So you've hired a Communications Director, now what? Watch for these three landmines.

I work with churches every week desperate to fill or "fix" a communications role with someone who has the passion and skill set to help with their communications activity. Unfortunately, many candidates who take on that communications role aren't equipped to succeed once they’re in it.

Here are three common landmines I've seen sabotage best laid plans and promising new hires:

  1. Purpose. (They don't have a clear awareness of what's at the heart of their motivation and if it lines up with the expectations of the role.) Are they more energized about helping people make connections or creating things that look great? Are they more energized about advocating a clear brand story across the life of the church or driving killer project management? Are they project or system driven? 

    Chances are, your hire is strongest in one or two dimensions which motivates their work. It’s important to have self awareness because that drive affects a person's viewpoint, narrative, team-building capacity, ability to navigate tension and more For example, if you hire that person who lives for design, you might experience frustration when their strategic plans are gorgeous but void of vision or direction. 

    Action step! Get clear on what defines the personal motivation of your communications hire. Then, make sure it lines up and fits with organizational needs. They don't have to be good at everything, but they do need to surround themselves with processes, advisors and specialists who make sure their discipline gaps are covered. 
     
  2. Destination. (They don’t know how to steer conversations to clarify the ultimate communications “win” beyond a finished product.) For example, what problem are we solving? Are we focusing on clarifying the message or creating more content? How can we organize communications activity around the outcome versus the output? Is there another way to get at this for a bigger return on investment? What defines excellence in our environment? Is this a tool or just cool? What does success look like? What cross-promotional opportunities are we missing? How can we make this easier for our guests in the life of the church, not just one event?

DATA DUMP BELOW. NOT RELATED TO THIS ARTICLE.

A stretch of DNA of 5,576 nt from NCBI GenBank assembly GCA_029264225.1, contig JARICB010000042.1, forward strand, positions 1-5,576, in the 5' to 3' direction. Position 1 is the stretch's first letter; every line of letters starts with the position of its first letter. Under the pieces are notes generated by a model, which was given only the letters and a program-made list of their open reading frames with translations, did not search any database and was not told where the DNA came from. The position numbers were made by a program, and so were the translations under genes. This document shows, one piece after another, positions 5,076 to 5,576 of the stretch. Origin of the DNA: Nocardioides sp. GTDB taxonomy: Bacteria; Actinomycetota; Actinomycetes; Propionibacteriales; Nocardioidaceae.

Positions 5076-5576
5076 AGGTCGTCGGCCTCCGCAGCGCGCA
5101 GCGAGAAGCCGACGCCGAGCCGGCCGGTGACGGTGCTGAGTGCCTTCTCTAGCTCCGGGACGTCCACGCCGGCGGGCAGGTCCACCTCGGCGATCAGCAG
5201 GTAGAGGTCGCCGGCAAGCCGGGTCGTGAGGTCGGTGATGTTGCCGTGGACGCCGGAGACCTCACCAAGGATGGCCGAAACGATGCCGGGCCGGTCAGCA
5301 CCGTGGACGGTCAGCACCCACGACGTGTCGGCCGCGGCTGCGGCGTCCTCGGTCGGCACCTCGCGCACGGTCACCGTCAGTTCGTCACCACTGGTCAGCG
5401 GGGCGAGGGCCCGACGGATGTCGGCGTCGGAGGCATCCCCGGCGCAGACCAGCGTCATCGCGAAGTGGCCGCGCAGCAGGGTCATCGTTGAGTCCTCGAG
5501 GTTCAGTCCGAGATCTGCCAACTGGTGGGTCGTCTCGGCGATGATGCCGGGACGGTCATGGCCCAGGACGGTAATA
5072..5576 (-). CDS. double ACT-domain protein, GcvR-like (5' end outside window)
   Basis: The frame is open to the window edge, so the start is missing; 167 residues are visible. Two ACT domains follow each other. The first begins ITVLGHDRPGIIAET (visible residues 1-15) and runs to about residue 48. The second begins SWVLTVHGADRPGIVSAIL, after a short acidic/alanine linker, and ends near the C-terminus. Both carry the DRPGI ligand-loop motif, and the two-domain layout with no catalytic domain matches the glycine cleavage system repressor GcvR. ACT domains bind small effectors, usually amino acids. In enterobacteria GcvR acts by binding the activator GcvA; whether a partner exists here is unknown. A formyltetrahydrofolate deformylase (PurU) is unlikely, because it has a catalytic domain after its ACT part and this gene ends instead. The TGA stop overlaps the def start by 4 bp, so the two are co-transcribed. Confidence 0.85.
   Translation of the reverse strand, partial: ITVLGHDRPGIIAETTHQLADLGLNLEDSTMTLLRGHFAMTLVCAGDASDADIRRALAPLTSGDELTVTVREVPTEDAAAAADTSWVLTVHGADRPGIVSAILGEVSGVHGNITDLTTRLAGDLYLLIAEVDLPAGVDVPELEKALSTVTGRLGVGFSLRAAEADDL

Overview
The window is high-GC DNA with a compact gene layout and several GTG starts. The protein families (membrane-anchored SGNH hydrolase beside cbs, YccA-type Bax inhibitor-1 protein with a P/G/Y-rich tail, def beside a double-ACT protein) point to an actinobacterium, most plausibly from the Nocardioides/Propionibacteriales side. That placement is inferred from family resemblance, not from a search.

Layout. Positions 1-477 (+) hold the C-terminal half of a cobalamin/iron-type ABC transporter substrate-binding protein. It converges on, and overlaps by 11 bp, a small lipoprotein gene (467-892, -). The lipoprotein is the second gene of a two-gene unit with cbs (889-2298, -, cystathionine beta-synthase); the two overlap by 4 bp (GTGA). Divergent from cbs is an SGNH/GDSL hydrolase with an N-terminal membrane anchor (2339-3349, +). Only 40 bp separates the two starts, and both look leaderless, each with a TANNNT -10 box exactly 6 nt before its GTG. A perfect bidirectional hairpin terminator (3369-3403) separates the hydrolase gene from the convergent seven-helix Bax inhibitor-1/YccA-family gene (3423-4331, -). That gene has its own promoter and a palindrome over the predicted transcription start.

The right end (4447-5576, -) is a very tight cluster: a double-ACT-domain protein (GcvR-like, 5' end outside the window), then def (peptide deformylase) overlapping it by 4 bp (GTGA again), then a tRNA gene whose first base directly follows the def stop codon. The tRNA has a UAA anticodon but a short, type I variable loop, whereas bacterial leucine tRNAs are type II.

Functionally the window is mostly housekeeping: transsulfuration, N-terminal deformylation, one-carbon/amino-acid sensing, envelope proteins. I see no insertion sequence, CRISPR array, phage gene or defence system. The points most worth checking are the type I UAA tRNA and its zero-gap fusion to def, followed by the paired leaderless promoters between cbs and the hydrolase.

This is best! The best communications champions know how to ask these types of “leading the witness” questions at a different level than project management. They steer more productive work and collaboration by spending the most time facilitating productive stakeholder conversations, contextualizing and translating the shared win across teams and less time executing stand alone projects. They practice facilitating conversations and creative problem-solving that leads to a longer lasting impact for multiple stakeholders in the whole organization, not just one person. 
     
  3. Psychology. (They are unprepared for the “people” side of the job.) A successful communications function requires keen soft skills for leading change, building momentum, implementing systems, getting buy-in and leveraging cross-departmental dependencies. There is a big part of the job that requires steady empathy and firm boundaries to help gently take down walls between silos. The best communications advocates know how to say “no” with a “yes” heart as demands from individuals grow to unsustainable levels. They work to find the most helpful solution, not just the solutions that keep people happy. 

    Soft skills matter! A communications role at the director level spends a lot of time in the tension, negotiating competing values, right sizing requests, solving problems and diffusing fear. They provide feedback, think through flow, block and tackle end arounds and elevate clarity so the creative specialists are free to fly and create great work. If your hire doesn't have this EQ, they're actually functioning in a coordinator role and will need someone to supplement and develop the soft skills on their behalf. 

Whether you've hired a do-er or a director, an artist or an editor, there are things you can, and should, do to map a plan to minimize these landmines and help your new communications hire (or existing communications point person) succeed in their role.

If you're looking for help on-boarding your new communications hire or need help scoping the right framework before you fill that role, I'd love to help. Grab a free 30 minute spot on my calendar and let's talk through some options that make sense.